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Samsung Galaxy Fit-e review: Affordable fitness band for health enthusiasts

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South Korean electronics maker Samsung recently launched in India a set of its new wearable devices, including its first budget-centric Galaxy Fit-e. At Rs 2,590, the Galaxy Fit-e is a smartwatch-cum-fitness tracker that aims to take on other affordable fitness bands flooding the markets, especially the Xiaomi Mi Band and the Honor Band.


Here’s how the Galaxy Fit-e fares as a fitness band:



Aesthetics


The band’s minimalist look is a plus. Even with a heart rate monitor and multiple other sensors, it weighs just 15 grammes. On most occasions, it is easy to forget you have the band strapped on to your wrist. The silicon strap is neat and feels soft. You have three colour choices — black, white and yellow. The band is waterproof up to 5ATM/50 metres, so you can take a shower or even go swimming with it.


Samsung Galaxy Fit-e


It has a 0.74-inch monochrome 64×218 resolution PMOLED screen, which you can wake up by either lifting your wrist or with a double-tap on the screen, or both. You get your notifications on the panel, though you will need your phone to answer them. The panel is rather small but good enough to follow time and stats. However, it is a little hard to see the display in broad daylight for lack of brightness. Another issue is that the band comes in one standard size, which might fit some but not all.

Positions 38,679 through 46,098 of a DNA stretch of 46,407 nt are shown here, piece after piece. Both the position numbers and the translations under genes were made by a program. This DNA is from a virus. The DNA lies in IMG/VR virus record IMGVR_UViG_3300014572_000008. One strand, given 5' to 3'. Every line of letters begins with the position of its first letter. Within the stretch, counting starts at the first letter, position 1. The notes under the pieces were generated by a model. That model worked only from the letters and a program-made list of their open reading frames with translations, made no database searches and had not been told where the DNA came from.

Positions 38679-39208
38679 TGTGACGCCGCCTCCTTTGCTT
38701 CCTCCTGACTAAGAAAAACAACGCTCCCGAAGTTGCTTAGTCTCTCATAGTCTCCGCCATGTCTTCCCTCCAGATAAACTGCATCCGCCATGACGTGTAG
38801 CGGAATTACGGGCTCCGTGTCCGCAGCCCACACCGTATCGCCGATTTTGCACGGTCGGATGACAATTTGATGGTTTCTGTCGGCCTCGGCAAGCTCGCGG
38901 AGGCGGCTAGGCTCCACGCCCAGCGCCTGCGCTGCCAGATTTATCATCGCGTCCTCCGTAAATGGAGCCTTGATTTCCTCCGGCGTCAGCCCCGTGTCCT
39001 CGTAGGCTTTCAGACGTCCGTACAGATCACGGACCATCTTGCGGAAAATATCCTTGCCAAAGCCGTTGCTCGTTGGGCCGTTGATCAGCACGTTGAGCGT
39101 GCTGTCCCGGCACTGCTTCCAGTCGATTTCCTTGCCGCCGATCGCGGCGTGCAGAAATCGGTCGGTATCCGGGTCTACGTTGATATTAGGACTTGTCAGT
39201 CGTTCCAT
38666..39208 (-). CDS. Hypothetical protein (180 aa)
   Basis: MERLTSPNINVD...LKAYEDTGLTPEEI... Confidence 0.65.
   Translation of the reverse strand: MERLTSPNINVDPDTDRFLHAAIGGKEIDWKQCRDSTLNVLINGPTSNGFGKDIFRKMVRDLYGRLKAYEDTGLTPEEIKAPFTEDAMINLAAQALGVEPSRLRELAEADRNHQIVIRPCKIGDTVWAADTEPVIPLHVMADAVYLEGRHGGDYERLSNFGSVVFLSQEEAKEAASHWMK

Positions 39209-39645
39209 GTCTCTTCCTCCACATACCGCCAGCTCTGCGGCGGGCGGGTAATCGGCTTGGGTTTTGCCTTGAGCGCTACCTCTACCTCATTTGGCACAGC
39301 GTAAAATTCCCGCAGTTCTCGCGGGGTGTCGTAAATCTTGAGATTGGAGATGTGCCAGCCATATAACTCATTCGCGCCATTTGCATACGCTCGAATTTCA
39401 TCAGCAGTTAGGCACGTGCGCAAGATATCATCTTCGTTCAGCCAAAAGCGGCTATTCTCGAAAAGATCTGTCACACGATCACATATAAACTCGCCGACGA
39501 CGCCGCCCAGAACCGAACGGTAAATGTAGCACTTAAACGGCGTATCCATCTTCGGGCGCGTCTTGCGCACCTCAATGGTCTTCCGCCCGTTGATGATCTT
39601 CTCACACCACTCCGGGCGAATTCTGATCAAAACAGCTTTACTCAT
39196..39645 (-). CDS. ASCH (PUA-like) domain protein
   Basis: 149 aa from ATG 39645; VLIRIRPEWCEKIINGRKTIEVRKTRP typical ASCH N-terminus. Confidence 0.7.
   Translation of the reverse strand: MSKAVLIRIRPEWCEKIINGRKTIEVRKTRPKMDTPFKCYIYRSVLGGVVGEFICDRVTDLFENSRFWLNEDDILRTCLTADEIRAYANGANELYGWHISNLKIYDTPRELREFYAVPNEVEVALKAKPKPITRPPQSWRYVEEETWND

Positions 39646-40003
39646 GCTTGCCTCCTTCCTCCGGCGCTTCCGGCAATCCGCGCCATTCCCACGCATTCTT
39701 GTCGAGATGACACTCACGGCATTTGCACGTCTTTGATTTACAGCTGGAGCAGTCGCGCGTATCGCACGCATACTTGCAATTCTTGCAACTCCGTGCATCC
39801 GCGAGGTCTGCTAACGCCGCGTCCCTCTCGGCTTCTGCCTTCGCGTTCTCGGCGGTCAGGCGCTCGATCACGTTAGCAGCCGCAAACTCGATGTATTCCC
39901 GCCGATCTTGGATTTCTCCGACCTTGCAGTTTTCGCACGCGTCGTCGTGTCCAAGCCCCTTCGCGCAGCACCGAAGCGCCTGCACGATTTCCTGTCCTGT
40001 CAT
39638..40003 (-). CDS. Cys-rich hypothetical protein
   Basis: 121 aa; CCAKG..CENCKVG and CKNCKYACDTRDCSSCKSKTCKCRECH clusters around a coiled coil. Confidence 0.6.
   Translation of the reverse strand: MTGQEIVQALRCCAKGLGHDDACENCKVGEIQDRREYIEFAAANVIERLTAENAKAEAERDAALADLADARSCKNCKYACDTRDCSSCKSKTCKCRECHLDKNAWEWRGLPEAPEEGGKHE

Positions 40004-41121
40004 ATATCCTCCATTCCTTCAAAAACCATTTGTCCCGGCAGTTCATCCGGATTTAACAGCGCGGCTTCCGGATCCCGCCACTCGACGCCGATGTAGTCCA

Features and performance


Samsung Galaxy Fit-e fulfils all the bare necessities of a fitness band, and some more. You can track steps, sleep, heart rate, calories burnt, and get phone’s notifications, too. The band is compatible with Android and iOS, so it works with most smartphones. However, for it to work, you need to download two separate apps — Galaxy Wearable and Samsung Health.


The band has a 70 mAh battery, which keeps it going for at least four days. This is when you use the band with heart rate sensor set to monitor your heart beat continuously. While the on-battery time is good, the charging leaves you desiring more. The band does away with wireless charging feature that is there in its elder sibling Samsung Galaxy Fit. However, like with other bands in the segment, you get charging cable without an adapter; it charges the band in around 90 minutes.


Samsung Galaxy Fit-e


The Galaxy Fit-e lacks GPS and tracks distance using your phone, which you need to carry while you run. That might be inconvenient to some. While the whole non-GPS thing may impact the accuracy of stats, the discrepancy should be minimal — I found rather accurate readings for my walks. Don’t rely too much on the heart rate reading, though. The band’s over-dependence on apps for customisation and in-depth stats is irksome.


The sleep analysis is a simple one, so don’t expect too much on that front. At best, you get the actual time you spent sleeping. At worst, you get the total hours of nap.


There is a string of widgets, including steps, calories, heart rate, weather, and calendar. You can customise the ones you want on your band and in what order. I really liked the ‘find my band’ feature which lights up the band’s screen and makes it vibrate so you can easily locate your band.


Verdict


At 2,590, the Samsung Galaxy Fit-e is a no-frills fitness band perfect for beginners, and those who just want a basic overview of their health and exercises.




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What does Facebook’s plan to hire scribes mean for media industry?

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Facebook’s plan to hire professional journalists instead of relying solely on algorithms to deliver news is a positive step but is unlikely to shake up an embattled media industry, analysts say.